On the eastern front, Indian Air Force (IAF), on the other hand, had 161 fighter aircraft of various types dispersed widely at different airfields. This number tells a story as PAF was outnumbered 01 to 10 here and even the available aircraft could not be operated as the IAF bombers rendered the runways unfit for use. Most PAF fighter aircraft remained standing on the airfield as repeated bombardments created large craters on the runways. For a week or more, till surrender by Pakistan on December 16, these fighter aircraft were mere decorative pieces adorning the airfields. On December 15, PAF personnel realised what was coming and they sabotaged these aircraft rendering them unfit for flying. Some of these abandoned fighter aircraft later became the core of nascent Bangladesh Air Force after repairs were carried out.
In all, India flew around 2,000 sorties in the East and the PAF could barely fly 30 sorties, posing no challenge to the IAF or the Indian army. In the West, Pakistan flew about 2,840 sorties as against 4,000 by the IAF. According to official records, at least 45 IAF aircraft were lost in the 1971 war as against 60 to 75 aircraft by PAF. This number does not include F-6s, Mirage IIIs, or the six Jordanian F-104s which failed to return to their donors. The imbalance in aircraft losses by IAF are perhaps explained by its higher sortie rate and participation on ground-attack missions.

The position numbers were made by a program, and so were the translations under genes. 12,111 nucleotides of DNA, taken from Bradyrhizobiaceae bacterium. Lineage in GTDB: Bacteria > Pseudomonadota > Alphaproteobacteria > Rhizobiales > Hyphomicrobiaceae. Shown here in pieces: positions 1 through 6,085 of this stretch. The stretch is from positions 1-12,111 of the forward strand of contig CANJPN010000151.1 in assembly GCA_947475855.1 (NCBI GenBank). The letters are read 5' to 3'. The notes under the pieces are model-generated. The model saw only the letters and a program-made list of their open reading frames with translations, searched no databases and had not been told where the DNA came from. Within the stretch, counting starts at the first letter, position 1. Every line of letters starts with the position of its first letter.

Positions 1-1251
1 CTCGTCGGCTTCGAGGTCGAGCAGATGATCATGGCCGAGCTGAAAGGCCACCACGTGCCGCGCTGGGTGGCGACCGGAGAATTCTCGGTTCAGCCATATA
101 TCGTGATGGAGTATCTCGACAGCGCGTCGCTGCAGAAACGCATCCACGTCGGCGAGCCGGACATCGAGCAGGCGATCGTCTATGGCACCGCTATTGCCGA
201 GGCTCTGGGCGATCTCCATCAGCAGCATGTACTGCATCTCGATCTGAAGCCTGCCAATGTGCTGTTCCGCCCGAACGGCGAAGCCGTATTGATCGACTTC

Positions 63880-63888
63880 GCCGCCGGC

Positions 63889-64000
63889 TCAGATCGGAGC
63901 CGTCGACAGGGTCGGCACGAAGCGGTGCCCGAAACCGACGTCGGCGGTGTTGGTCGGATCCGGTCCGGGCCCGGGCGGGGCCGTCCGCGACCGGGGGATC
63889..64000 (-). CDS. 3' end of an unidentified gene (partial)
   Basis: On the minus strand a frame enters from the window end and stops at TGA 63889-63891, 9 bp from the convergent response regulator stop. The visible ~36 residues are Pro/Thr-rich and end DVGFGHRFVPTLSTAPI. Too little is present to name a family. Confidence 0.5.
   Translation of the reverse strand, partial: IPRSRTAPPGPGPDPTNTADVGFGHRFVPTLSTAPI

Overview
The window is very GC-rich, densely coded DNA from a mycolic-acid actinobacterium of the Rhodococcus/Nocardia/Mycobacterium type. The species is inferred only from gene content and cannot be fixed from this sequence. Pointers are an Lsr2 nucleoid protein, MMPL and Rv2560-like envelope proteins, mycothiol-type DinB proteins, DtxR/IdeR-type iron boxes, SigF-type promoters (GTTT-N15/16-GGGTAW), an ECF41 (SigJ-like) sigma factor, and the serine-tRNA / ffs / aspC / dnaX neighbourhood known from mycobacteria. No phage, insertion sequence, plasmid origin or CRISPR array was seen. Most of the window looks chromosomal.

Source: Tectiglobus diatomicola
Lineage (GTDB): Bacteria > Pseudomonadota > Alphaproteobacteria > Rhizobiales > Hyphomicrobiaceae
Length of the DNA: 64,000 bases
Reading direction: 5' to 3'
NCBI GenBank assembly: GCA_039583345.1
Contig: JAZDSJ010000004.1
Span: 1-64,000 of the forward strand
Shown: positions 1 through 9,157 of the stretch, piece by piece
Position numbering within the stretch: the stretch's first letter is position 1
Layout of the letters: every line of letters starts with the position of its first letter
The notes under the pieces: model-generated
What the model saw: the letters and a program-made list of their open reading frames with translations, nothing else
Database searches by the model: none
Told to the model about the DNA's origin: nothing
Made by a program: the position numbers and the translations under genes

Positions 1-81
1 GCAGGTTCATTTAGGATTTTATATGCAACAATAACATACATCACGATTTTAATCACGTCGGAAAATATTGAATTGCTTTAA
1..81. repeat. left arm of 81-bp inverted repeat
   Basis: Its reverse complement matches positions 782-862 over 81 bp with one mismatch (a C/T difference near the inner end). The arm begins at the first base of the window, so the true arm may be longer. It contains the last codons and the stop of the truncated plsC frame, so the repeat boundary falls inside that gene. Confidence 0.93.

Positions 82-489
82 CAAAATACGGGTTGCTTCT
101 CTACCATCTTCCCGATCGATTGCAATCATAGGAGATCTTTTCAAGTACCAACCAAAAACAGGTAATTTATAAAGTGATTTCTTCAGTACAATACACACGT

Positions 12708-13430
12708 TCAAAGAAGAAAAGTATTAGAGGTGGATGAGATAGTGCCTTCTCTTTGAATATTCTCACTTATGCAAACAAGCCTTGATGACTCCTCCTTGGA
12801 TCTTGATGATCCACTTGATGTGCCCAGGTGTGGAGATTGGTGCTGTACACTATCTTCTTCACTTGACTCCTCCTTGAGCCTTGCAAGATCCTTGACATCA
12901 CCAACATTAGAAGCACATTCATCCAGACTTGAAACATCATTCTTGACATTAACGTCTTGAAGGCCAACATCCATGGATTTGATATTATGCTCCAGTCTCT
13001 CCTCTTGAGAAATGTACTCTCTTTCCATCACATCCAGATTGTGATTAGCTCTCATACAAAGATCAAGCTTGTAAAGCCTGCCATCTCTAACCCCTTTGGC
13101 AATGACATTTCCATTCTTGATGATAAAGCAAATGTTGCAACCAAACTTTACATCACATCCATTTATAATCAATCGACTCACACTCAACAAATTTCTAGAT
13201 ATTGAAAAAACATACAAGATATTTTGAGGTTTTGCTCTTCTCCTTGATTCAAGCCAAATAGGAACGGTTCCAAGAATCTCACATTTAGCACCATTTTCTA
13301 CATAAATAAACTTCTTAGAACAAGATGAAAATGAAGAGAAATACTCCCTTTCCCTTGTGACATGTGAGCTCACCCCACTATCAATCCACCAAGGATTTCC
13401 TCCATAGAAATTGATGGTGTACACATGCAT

In the West, Pakistani Murid airbase was attacked on December 8 and Hunter aircraft from Pathankot participated in the attack. That day, they destroyed five F-86 fighter aircraft of PAF on the ground and it was one of the most successful IAF attacks on PAF assets in the 1971 war.
In the East, Operation Cactus Lily took place on December 9 and led to the successful capture of Dhaka over the next few days. This is also known as Meghna Heli Bridge operation and IAF airlifted troops of IV Corps led by extraordinary military commander Lt Gen Sagat Singh. He had conceptualised this airlift after retreating Pakistani defenders destroyed a bridge over Meghna river and bypassed Pakistani defences while racing to capture Dhaka later. Dhaka was not officially the objective of the Indian forces but Lt Gen Sagat Singh made it happen unexpectedly. II Corps was also one force assigned to move from one direction towards Dhaka but it never made it to that destination.